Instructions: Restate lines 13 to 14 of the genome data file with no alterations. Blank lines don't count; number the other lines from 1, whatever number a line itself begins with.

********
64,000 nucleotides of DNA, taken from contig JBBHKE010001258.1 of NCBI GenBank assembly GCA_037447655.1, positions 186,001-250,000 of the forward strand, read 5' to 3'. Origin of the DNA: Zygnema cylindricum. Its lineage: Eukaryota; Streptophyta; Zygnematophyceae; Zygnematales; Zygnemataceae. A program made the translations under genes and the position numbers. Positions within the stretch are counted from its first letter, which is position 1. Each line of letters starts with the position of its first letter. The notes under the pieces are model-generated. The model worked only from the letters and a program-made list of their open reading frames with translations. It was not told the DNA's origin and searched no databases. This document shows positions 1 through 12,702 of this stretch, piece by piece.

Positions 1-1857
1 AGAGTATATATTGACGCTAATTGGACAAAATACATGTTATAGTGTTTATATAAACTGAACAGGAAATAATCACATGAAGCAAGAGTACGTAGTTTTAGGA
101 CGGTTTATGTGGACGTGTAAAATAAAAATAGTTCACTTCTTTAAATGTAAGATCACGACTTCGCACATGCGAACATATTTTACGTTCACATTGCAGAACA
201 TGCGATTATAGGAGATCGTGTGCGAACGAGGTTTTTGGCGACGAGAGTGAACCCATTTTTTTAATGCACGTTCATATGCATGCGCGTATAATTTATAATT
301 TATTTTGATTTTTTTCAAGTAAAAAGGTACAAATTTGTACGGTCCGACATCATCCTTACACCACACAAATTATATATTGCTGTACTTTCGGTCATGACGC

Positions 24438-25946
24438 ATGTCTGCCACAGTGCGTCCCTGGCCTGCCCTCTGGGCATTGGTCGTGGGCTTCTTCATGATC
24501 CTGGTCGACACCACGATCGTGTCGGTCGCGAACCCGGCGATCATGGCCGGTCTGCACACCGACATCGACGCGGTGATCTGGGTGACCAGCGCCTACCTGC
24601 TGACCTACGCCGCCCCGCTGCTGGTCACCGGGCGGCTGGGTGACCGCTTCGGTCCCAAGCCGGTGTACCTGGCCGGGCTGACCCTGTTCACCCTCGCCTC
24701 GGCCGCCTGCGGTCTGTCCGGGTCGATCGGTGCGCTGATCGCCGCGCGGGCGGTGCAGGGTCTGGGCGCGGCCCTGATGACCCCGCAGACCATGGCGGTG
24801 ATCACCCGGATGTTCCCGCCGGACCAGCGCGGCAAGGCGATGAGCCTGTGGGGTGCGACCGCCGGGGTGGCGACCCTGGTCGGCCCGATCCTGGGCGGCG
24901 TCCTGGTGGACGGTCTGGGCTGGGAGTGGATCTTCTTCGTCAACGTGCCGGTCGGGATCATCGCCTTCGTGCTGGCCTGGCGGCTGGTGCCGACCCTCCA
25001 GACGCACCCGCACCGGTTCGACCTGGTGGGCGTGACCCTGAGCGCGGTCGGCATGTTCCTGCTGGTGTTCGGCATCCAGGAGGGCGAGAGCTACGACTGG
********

24901 TCCTGGTGGACGGTCTGGGCTGGGAGTGGATCTTCTTCGTCAACGTGCCGGTCGGGATCATCGCCTTCGTGCTGGCCTGGCGGCTGGTGCCGACCCTCCA
25001 GACGCACCCGCACCGGTTCGACCTGGTGGGCGTGACCCTGAGCGCGGTCGGCATGTTCCTGCTGGTGTTCGGCATCCAGGAGGGCGAGAGCTACGACTGG